Regret’s Relief – Travis Wade Beaty

I would have never gone to the Glyphs of Onyx if I hadn’t fallen in love. I was in my final year at the University of Spell-Craft in Silver Forge. And as Silver Forge was the nearest port to the island of Onyx, and as the glyphs had been discovered only five years prior, students were always taking little holidays up there to see them. Most returned unimpressed. The Onyxian parliament itself had investigated the …

It came from Jack Neel Waddell

Jack Neel Waddell’s story “Rooks on Sundays” was published in Metaphorosis on Friday, 1 November 2019. The impetus of this story was Heinlein’s “ ’—All You Zombies—’ ”, although they have little obvious in common. While Heinlein’s masterpiece is a gutwrenching puzzle, it laid bare one element I wanted to meditate upon — how manipulating people isn’t always about the control you have over them, but can be about struggling against the ever-diminishing influence in your environment …

A question for Joe Prosit

Q: Do you write with a particular audience in mind?

A: I don’t write for any particular reader in mind. I guess I’m self-serving in the way that, if I enjoy the story, if I think it’s creepy or compelling or speaks to me, then I write it. When other people connect, it makes it all the more satisfying because it’s natural and unforced. Nothing is contrived.


Joe Prosit’s story “Pre-Triage
in Metaphorosis Friday, 15 May 2020.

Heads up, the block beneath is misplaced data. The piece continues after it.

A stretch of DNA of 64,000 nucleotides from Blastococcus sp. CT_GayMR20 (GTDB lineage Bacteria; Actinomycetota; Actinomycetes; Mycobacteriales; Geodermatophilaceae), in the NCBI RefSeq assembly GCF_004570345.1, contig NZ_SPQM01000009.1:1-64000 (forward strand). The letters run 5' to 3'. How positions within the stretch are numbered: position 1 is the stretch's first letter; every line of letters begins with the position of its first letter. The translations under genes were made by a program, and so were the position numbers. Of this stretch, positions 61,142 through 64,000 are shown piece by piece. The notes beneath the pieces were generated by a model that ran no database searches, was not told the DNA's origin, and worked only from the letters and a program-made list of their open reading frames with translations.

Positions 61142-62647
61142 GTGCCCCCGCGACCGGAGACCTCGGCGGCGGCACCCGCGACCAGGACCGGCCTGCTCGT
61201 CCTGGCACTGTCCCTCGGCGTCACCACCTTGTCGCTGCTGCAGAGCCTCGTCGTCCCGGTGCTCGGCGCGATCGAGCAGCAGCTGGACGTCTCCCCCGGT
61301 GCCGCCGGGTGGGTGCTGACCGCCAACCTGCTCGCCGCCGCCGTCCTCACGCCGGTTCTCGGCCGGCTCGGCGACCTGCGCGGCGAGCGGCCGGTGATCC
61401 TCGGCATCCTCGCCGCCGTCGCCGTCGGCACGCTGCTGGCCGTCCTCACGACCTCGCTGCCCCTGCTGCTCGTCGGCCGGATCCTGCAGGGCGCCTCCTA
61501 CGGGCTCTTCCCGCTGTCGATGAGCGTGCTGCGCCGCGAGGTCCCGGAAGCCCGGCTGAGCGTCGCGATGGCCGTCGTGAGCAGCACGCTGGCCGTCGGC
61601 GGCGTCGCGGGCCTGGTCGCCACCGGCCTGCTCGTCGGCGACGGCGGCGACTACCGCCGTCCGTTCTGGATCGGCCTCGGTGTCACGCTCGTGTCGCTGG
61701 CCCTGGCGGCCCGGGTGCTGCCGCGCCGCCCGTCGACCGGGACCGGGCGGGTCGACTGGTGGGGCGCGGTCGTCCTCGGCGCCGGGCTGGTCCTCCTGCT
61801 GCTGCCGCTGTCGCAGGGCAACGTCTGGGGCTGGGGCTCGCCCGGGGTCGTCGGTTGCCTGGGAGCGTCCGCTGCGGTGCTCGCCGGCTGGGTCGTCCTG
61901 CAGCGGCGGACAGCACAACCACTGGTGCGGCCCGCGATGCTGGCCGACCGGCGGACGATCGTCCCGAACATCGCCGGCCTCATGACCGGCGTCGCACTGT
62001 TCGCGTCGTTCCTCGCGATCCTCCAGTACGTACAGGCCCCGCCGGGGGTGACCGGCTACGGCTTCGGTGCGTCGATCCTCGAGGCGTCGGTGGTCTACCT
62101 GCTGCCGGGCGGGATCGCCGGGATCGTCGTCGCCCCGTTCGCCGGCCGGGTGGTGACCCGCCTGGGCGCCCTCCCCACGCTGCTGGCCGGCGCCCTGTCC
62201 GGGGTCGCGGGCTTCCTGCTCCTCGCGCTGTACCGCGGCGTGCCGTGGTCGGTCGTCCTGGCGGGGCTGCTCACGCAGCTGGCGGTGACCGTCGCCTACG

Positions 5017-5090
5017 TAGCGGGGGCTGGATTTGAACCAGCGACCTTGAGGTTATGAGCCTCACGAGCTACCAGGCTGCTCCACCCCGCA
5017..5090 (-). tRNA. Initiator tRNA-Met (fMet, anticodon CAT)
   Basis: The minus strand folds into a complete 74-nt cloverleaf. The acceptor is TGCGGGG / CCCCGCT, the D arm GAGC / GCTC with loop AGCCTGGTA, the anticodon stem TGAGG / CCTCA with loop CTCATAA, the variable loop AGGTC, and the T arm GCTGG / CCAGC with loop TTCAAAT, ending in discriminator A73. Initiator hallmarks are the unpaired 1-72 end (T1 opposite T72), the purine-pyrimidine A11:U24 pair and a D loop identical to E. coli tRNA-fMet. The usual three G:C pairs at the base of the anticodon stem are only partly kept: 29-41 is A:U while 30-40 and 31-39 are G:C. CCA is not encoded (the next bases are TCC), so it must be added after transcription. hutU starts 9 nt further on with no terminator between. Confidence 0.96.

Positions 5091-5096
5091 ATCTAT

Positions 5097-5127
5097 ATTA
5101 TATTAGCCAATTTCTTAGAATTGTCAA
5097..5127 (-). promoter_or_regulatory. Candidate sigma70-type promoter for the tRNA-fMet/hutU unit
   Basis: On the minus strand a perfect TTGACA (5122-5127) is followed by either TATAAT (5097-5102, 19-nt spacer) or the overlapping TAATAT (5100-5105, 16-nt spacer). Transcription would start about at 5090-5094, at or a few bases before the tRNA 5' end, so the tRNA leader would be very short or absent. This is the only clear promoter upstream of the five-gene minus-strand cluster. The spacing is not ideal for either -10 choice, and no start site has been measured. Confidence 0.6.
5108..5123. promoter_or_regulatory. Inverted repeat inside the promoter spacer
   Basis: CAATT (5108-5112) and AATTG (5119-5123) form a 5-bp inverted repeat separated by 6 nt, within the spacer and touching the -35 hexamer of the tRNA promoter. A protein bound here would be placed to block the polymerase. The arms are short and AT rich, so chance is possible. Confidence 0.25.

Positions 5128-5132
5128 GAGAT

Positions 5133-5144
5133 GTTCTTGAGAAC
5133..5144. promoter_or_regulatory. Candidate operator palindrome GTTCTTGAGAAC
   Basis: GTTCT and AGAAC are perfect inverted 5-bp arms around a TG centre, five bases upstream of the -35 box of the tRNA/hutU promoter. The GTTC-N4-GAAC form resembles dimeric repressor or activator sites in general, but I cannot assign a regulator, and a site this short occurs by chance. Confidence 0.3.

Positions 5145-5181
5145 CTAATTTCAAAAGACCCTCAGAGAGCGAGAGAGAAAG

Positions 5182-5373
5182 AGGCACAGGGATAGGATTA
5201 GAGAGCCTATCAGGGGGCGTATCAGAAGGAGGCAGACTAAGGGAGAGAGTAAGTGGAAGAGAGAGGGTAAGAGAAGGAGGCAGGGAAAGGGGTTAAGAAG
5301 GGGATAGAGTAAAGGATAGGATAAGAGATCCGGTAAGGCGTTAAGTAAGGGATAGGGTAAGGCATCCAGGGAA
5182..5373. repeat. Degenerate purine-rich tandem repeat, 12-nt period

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About Hannah Hulbert

Hannah Hulbert lives in urban Dorset, UK. She is on a permanent sabbatical from reality as she raises two children and devotes her scarce free time to visiting imaginary worlds, some of her own creation. She has a degree in Ancient and Medieval History and an obsession with man-made places in the process of being reclaimed by nature. She is probably tweeting or doodling at this very moment.

@hhulbert


Hannah Hulbert’s story “A Witch’s Guide to Mushrooms and Toadstools
in Metaphorosis Friday, 22 May 2020.
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Figlia della Neve – Jonathan Louis Duckworth

The wife’s eyes are closed, but there is no flutter of dream under her lids, and when her name escapes like a shy moth from the husband’s tongue, she says, “Go on, I’m listening.” The husband begins his story. The young man set out early one winter morning in search of the fabled Cold Lady. After hours of searching, he found her gliding through the silvered lindens and fell utterly in love. Her limbs were …